CLLJ play an important role in the definition of the regional climates of the mid-latitude western continental regions. The decrease of the SST along the coast due to upwelling limits the ocean surface evaporation, and the strong coast-parallel flow prevents the advection of marine air inshore, which considerably limits the water vapour content of the air over land, contributing to the aridity and dryness of some of the mid-latitude western coastal regions (Warner, 2004). At the same time, the presence of CLLJ can significantly modify the vertical wind shear and the turbulence structure of the marine atmospheric boundary layer (MABL), playing an important role in the mixing and transport processes in the lower atmosphere, and therefore on local weather, influencing coastal fog and low-level clouds or coastally trapped disturbances (Nuss et al., 2000). Upwelling coastal regions, driven by the coast-parallel winds, are rich in nutrients, which are essential to the fish food chain. Not surprisingly some of the main oceanic fishing areas are located along upwelling-CLLJ areas (Pauly and Christensen, 1995).

Several studies have addressed the dynamics of CLLJ, mostly on the California jet (Winant et al., 1988; Burk and Thompson, 1996; Cui et al., 1998; Dorman et al., 1999; Tjernström and Grisogono, 2000; Edwards et al., 2001), showing that thermal wind processes, along with the land–sea temperature gradient define its structure. Due to the synoptic forcing, the large-scale flow in the MABL is equatorward and coast-parallel. The strong baroclinic structure between the warm land and the cold ocean leads to a pressure gradient maximum near the coast, decreasing both offshore and inshore (Holt, 1996; Parish, 2000). Through thermal wind considerations, as the equator-ward wind speed decreases towards the surface due to friction; a low-level wind maximum is generated. This wind maximum is the CLLJ core, located at a height of the order of hundreds of metres, at the MABL capping temperature inversion (Tjernström and Grisogono, 2000). CLLJ usually occur near coastal topography, and a good example is the California CLLJ, but that is not an exclusive ingredient, since coastal jets have also been found near coastal areas without steep topography (Dorman et al., 2000). Coastal topography, if higher than the MABL inversion, blocks cross-coast flow and contributes to the acceleration of the jet flow, which is channelled by several boundaries: the coastal topography to the coast, the ocean surface and the MABL inversion (Winant et al., 1988). The inversion of the temperature vertical profile is generated by a cooled surface air temperature due to the effect of cold SST, and by a warmer air aloft due to subsiding air in the west flank of the high pressure system (Winant et al., 1988). Another important feedback is the inversion strength dependency on the jet itself: the stronger the jet, the greater the mixing within the MABL, sharpening the inversion what gives rise to a stronger jet. The MABL height decreases (tilts) landward, and is relatively shallow at the coast (Beardsley et al., 1987; Burk and Thompson, 1996). The sloping inversion generates a maximum horizontal temperature gradient at the inversion, enhancing baroclinicity, and therefore the thermal wind is the largest right at the inversion (Beardsley et al., 1987; Gerber et al., 1989).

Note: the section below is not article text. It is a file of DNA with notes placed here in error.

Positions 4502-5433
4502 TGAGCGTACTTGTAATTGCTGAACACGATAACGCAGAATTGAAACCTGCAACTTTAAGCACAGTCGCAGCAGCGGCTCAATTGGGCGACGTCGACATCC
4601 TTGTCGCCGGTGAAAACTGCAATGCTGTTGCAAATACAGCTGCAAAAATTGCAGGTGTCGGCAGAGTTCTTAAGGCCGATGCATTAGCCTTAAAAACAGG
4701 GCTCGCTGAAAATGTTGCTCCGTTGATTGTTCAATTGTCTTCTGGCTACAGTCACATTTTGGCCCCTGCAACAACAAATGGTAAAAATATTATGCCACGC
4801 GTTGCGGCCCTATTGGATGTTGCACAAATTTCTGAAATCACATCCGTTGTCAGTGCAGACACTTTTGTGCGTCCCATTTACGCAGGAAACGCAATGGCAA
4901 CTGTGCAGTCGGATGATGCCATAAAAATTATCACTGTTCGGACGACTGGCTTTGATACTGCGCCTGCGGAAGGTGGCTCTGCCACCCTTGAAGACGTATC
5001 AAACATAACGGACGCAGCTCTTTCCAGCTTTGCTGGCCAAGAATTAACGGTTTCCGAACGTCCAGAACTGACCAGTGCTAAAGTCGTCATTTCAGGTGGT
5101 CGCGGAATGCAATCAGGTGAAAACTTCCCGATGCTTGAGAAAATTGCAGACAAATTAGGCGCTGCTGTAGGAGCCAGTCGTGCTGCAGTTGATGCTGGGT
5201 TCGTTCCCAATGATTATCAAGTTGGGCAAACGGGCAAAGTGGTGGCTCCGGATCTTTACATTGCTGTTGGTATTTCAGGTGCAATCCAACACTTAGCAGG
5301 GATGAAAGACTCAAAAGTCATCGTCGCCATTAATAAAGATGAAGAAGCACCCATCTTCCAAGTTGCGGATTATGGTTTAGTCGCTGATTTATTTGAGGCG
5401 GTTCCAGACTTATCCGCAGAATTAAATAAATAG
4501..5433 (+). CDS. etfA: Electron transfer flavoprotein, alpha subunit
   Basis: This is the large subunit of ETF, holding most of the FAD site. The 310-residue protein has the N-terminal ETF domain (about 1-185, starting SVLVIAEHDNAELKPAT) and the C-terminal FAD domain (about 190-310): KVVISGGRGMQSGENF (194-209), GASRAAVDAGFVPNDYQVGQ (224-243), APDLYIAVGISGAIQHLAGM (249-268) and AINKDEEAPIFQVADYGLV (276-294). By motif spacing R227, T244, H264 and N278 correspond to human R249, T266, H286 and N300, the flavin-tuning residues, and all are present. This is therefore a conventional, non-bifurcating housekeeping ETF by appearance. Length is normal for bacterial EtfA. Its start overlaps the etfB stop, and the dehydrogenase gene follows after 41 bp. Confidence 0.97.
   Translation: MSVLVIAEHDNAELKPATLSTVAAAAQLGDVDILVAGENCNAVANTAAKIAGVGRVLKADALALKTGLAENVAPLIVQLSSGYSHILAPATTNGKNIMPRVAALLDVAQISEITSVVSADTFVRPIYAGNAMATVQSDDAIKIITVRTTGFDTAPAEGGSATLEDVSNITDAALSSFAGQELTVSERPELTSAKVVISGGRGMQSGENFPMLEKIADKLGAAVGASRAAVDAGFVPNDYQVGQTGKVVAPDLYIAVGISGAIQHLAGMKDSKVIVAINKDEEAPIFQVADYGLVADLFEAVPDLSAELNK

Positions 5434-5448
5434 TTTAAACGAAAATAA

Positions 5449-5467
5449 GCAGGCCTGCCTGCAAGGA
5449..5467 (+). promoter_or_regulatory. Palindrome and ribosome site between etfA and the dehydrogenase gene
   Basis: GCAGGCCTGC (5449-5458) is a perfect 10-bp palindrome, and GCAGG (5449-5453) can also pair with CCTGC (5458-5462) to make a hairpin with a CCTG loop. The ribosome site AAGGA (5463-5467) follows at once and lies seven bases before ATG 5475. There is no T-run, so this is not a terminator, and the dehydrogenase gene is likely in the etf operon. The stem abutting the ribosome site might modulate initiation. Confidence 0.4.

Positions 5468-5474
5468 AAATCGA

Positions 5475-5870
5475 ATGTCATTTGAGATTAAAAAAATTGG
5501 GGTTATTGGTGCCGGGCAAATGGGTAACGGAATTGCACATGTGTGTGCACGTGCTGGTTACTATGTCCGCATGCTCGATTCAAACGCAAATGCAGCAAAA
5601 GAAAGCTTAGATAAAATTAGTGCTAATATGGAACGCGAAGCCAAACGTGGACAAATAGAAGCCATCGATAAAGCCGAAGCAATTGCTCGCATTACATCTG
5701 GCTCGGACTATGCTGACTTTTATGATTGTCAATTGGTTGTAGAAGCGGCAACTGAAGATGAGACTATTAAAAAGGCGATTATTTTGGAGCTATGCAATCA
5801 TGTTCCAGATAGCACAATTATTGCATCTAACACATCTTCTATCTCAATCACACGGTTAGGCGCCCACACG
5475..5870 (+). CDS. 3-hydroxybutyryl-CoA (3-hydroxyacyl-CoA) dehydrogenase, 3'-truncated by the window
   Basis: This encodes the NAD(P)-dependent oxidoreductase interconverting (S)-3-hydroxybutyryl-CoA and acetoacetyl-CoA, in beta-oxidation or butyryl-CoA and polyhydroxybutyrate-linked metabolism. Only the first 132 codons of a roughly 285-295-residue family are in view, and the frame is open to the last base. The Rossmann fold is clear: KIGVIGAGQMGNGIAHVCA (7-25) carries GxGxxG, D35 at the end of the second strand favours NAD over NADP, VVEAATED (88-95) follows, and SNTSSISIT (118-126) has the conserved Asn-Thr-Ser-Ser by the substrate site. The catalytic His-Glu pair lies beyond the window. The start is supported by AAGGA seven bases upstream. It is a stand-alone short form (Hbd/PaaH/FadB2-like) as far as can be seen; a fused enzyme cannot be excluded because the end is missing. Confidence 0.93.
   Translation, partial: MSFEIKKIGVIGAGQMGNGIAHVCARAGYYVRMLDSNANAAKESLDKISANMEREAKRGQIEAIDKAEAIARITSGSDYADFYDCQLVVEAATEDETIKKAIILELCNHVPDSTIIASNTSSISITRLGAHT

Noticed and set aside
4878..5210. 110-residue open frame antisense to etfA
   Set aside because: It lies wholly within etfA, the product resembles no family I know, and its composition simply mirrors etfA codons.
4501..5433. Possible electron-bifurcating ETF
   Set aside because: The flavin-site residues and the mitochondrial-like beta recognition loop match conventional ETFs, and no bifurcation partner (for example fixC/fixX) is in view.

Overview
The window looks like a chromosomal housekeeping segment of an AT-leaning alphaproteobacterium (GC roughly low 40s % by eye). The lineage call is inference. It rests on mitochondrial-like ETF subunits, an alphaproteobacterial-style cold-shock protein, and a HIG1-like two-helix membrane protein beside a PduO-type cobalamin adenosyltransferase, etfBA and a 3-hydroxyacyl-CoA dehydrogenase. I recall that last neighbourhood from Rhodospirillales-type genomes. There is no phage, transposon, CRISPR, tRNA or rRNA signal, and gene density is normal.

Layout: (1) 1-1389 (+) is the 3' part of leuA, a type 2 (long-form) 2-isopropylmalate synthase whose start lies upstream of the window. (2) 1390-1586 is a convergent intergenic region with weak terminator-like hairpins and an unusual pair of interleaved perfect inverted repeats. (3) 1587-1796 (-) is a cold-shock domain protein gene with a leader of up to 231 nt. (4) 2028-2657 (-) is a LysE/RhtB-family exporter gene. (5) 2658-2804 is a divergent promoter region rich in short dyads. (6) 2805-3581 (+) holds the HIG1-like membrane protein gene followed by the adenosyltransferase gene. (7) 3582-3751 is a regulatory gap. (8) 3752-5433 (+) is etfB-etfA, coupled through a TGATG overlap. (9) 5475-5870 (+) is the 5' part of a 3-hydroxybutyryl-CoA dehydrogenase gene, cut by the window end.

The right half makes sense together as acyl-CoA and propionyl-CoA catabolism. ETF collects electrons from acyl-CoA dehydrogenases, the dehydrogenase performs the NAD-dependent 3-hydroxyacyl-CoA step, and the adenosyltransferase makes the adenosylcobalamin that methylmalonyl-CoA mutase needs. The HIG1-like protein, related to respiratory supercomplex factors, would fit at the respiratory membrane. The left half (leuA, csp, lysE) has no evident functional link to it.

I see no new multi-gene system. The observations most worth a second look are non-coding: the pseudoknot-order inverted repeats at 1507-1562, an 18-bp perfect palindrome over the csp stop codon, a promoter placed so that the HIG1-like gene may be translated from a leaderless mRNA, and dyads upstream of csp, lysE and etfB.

As shown, for example, by Winant et al. (1988), Pomeroy and Parish (2000) and Tjernström and Grisogono (2000), the CLLJ flow is affected by points and capes, and by the coastal orientation, enhancing the local wind speed or modifying the flow direction. The interaction of the flow with headlands generates gravity waves that propagate on the MABL inversion and are responsible in this context for the adjustment of the flow (Ström et al., 2001). If these gravity waves have a phase speed lower than the wind speed, they cannot propagate upstream and the flow is said to be supercritical (Tjernström, 1999). When the coast opens away from the oncoming supercritical flow, an expansion fan develops to smoothly turn the flow around the bend, accompanied by a decrease of the MABL height and by an increase of the wind speed due to a Bernoulli effect. For this reason, the CLLJ wind speed is usually higher and the SST lower in the lee of headlands (Haak et al., 2000; Tjernström and Grisogono, 2000). If the coast bends inward, the flow is decelerated and transits from super- to sub-critical in a shock wave (a “hydraulic jump”), while the gravity waves farther downstream, which can propagate against the wind, accumulate and break at this point.